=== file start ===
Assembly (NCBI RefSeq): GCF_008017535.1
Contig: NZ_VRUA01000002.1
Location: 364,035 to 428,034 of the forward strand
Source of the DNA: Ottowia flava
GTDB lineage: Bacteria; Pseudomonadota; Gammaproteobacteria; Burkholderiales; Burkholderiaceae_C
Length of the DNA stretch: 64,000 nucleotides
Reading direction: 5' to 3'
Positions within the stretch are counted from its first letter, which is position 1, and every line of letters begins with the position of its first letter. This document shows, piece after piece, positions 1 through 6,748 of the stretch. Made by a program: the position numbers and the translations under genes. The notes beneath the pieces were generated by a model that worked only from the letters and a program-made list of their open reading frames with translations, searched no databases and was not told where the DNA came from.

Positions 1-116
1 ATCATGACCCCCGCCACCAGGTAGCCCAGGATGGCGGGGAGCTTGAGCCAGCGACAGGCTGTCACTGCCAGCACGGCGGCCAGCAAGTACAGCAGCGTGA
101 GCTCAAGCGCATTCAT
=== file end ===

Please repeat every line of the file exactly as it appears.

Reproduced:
Assembly (NCBI RefSeq): GCF_008017535.1
Contig: NZ_VRUA01000002.1
Location: 364,035 to 428,034 of the forward strand
Source of the DNA: Ottowia flava
GTDB lineage: Bacteria; Pseudomonadota; Gammaproteobacteria; Burkholderiales; Burkholderiaceae_C
Length of the DNA stretch: 64,000 nucleotides
Reading direction: 5' to 3'
Positions within the stretch are counted from its first letter, which is position 1, and every line of letters begins with the position of its first letter. This document shows, piece after piece, positions 1 through 6,748 of the stretch. Made by a program: the position numbers and the translations under genes. The notes beneath the pieces were generated by a model that worked only from the letters and a program-made list of their open reading frames with translations, searched no databases and was not told where the DNA came from.

Positions 1-116
1 ATCATGACCCCCGCCACCAGGTAGCCCAGGATGGCGGGGAGCTTGAGCCAGCGACAGGCTGTCACTGCCAGCACGGCGGCCAGCAAGTACAGCAGCGTGA
101 GCTCAAGCGCATTCAT